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Sexual Violence: Data Sources

Quick Facts

CDC Data Sources

  • Behavioral Risk Factor Surveillance System
    The Behavioral Risk Factor Surveillance System (BRFSS) is the world's largest on-going telephone health survey system, tracking health conditions and risk behaviors in the United States yearly since 1984. The health departments of the 50 states, the District of Columbia, Puerto Rico, Guam, and the U.S. Virgin Islands conduct the survey. CDC offers two optional modules to the BRFSS, an 8-question module on sexual violence and a 7-question module on intimate partner violence. Data are available from 2005 to 2007.

  • National Violence Against Women Survey
    To further the understanding of violence against women, the National Institute of Justice and the National Center for Injury Prevention and Control, Centers for Disease Control and Prevention, jointly sponsored the National Violence Against Women Survey. Interviews were obtained from 8,000 women and 8,005 men who were 18 years of age or older residing in households throughout the United States in 1996. Respondents were asked about (1) their general fear of violence; (2) emotional abuse they had experienced by marital or cohabiting partners; (3) physical assault they had experienced as children by adult caretakers; (4) physical assault they had experienced as adults by any type of perpetrator; (5) forcible rape or stalking they had experienced by any type of perpetrator; and (6) threatened violence they had experienced by any type of perpetrator. The following reports were generated from the survey data: Information on additional reports and products related to the National Violence Against Women Survey is available from National Institute of Justice.

  • National Electronic Injury Surveillance System-All Injury Program (NEISS-AIP)
    NEISS-AIP provides nationally representative data about all types and causes of nonfatal injuries treated in U.S. hospital emergency departments. CDC uses NEISS-AIP data to generate national estimates of nonfatal injuries, including those related to sexual violence.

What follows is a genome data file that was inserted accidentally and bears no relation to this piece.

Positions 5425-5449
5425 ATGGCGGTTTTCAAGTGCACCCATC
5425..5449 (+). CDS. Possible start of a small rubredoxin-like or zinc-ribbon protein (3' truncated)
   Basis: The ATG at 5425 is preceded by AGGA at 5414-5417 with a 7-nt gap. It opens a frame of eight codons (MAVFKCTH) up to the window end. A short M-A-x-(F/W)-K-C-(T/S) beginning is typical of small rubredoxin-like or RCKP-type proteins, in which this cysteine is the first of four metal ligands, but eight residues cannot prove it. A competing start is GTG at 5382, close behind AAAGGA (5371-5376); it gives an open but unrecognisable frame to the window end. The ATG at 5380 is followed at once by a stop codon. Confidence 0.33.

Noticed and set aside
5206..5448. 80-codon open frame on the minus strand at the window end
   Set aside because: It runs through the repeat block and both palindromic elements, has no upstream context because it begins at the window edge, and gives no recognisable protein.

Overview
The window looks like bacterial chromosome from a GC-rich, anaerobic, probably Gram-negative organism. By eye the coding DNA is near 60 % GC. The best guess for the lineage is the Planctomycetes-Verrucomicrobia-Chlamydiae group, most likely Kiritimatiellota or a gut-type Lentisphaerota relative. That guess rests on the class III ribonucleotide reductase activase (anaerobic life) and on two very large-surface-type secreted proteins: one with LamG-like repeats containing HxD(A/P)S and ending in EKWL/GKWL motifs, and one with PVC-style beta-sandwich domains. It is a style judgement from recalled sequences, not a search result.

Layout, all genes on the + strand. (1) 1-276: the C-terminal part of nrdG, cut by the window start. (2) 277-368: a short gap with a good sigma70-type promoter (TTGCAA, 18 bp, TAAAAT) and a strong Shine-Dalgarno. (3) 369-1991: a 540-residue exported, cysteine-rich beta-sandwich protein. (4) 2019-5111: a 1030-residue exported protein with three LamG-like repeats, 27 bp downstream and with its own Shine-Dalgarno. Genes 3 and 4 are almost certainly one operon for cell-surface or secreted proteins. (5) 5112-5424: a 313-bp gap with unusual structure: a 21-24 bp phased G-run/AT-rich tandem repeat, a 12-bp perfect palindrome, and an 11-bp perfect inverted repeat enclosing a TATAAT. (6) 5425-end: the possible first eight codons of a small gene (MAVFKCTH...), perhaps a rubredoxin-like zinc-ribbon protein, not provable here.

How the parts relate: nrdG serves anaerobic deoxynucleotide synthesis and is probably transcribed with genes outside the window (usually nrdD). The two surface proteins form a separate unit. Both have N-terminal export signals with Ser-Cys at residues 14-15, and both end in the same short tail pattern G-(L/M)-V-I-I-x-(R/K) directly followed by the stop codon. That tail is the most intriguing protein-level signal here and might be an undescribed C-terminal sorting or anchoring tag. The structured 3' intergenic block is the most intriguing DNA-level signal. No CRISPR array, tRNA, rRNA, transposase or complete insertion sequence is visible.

• National Violent Death Reporting System
    CDC has funded 18 states and established the National Violent Death Reporting System (NVDRS) to gather, share, and link state-level data on violent deaths. NVDRS provides CDC and states with a more complete understanding of violent deaths. This enables policy makers and community leaders to make informed decisions about violence prevention programs, including those that address intimate partner violence.

  • National Intimate Partner and Sexual Violence Survey
    The Centers for Disease Control and Prevention’s National Center for Injury Prevention and Control (NCIPC), in collaboration with the National Institutes of Justice (NIJ), and the Department of Defense (DoD) has developed a telephone survey, the National Intimate Partner and Sexual Violence Survey (NISVS). Beginning in 2010, NISVS will collect ongoing population-based surveillance data, generating accurate and reliable incidence and prevalence estimates for intimate partner violence, sexual violence, dating violence and stalking victimization IPV, SV, dating violence, and stalking victimization.

  • Youth Risk Behavior Surveillance System
    CDC's Youth Risk Behavior Surveillance System monitors health risk behaviors that contribute to the leading causes of death and disability, including intimate partner violence (in the form of teen dating abuse), among young people in the United States.

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Other Federal Data Sources

  • Federal Bureau of Investigation